The tariff is a deliberate use of a high protection policy to stifle imports so that an infant industry can be established and then grow into a virile industry which might in turn export goods. Often, however, this type of use of the tariff can backfire. The simple use of a technique to provide high protection to an inefficient industry, an industry inefficiently using resources, can frequently mean a generation of further industries which use capital goods or their equivalent in imports so that the final result is that there is an overall increase in imports and it has defeated the prime purpose of that tariff. There is one basic factor, however, about a tariff. Tt causes an increase in costs in a similar manner to indirect tax. Irrespective of how one looks at a tariff and the various economic measures which have been utilised some sector of the economy gets hurt because directly and indirectly increases are caused in production costs or marketing costs. Over-use of tariff or improper use of tariff through the protection of inefficient use of resources can frequently lead to a serious imbalance in the economy. It transfers resources from efficient industries in terms of resource use to inefficient industries which under a free economy or a laissez-faire economy could not possibly survive or which with even a low level of protection could not survive.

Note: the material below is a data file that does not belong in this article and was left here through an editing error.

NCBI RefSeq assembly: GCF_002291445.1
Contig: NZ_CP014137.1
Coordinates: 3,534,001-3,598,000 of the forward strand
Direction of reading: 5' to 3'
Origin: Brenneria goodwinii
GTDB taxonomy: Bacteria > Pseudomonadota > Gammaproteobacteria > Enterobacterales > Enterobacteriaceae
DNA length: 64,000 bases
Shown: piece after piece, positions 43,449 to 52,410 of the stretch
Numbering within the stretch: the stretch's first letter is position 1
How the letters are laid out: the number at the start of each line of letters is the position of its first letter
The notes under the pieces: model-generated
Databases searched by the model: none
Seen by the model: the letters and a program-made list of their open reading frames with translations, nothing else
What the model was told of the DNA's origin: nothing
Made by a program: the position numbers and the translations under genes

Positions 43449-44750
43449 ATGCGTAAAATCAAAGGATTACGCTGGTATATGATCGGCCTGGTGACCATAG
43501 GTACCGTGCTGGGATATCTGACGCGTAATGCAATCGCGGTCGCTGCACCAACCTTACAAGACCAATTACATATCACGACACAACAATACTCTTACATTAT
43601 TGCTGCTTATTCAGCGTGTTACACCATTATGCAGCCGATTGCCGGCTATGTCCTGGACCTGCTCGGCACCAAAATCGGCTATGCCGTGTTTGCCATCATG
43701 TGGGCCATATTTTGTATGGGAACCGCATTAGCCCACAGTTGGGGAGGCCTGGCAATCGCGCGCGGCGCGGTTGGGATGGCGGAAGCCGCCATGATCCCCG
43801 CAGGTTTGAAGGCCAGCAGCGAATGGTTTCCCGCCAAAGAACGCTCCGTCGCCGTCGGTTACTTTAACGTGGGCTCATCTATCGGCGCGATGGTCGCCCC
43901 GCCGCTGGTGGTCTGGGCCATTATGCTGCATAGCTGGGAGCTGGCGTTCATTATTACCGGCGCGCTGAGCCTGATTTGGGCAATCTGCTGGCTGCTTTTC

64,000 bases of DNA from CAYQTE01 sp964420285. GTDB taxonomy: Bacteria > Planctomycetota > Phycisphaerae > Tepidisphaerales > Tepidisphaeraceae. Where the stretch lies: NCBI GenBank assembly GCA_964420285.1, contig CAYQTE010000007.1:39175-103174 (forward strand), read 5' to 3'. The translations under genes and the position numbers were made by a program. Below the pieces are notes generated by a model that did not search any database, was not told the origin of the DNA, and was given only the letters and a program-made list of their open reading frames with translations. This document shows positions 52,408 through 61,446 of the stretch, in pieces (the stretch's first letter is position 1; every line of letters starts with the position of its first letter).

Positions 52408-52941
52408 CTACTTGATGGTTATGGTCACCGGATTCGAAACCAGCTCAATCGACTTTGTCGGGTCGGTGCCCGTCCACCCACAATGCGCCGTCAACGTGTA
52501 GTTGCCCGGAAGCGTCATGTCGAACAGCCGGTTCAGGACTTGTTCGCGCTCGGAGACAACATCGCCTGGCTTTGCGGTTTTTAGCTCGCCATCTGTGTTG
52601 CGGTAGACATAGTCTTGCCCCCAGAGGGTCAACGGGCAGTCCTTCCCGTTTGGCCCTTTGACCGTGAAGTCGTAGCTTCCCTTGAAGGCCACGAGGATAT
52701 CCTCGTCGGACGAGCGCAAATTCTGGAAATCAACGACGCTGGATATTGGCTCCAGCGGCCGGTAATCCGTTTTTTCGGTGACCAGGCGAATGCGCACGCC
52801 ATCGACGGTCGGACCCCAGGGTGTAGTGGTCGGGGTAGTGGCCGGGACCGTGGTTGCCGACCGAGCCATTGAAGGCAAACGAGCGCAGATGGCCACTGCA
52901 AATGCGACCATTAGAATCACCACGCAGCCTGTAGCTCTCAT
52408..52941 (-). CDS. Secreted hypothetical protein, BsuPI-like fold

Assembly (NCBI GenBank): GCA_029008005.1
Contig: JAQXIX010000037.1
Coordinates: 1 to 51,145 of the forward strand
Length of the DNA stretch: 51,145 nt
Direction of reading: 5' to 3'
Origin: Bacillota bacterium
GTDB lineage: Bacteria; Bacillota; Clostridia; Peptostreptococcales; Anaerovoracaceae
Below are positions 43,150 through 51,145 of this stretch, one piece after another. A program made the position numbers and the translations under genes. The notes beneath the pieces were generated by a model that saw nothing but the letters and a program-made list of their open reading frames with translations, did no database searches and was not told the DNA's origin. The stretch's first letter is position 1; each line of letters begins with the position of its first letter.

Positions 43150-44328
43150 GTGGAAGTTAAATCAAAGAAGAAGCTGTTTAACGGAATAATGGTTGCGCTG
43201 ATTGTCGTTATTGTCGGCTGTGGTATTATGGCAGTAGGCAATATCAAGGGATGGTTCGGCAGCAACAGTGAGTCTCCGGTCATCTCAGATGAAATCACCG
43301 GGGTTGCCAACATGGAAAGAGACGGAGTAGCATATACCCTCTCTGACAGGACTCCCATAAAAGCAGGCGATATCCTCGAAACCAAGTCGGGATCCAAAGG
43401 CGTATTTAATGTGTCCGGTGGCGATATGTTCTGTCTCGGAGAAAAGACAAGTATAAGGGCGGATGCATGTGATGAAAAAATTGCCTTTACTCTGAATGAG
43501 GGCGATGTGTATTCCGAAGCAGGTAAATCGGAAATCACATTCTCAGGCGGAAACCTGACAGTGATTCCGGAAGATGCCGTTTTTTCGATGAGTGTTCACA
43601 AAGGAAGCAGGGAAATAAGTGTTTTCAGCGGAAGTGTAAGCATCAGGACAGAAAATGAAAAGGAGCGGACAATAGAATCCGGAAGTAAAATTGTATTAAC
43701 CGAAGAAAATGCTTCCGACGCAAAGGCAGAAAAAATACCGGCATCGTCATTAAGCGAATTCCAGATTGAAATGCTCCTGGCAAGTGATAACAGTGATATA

The point to which I now want to go is that there are many people in Australia who take great interest in knocking primary industry. Primary industry is subjected to attacks by those who seem to have various obsessions against the primary sector of the community and they usually base their obsessions on the quantitative or tangible figures given in the White papers or the

Budget in relation to subsidies or bounties or hand-outs to primary industries. They say, for example, that the total annual figure made available to primary industries by way of bounty or subsidy could be in the vicinity of about $200m a year and this is in fact a subsidy to primary industries. But what they do not take into account is the effect of the tariff on secondary industry and how that can be measured in quantitative terms, both directly through increased costs and indirectly through the flow of the first prime movement through the economy. The best estimates that one can get on the effect of the net subsidy equivalent in relation to secondary industry shows that an estimate - rough as it is - is in the vicinity of $ 1,500m per annum, which is the value or the net equivalent of the subsidy to secondary industries. If we take the same calculations for the primary industries we will find that the total value to primary industry of subsidies and bounties, including embargoes, is about $270m per annum. This is the total subsidy and bounty equivalent as opposed to the net subsidy equivalent to secondary industry of approximately $l,500m. When we consider that 60% of our balance of payments, represented by export income, is derived from sales from the primary sector surely there is a good case for the provision of the equivalent of a tariff to efficient primary industries.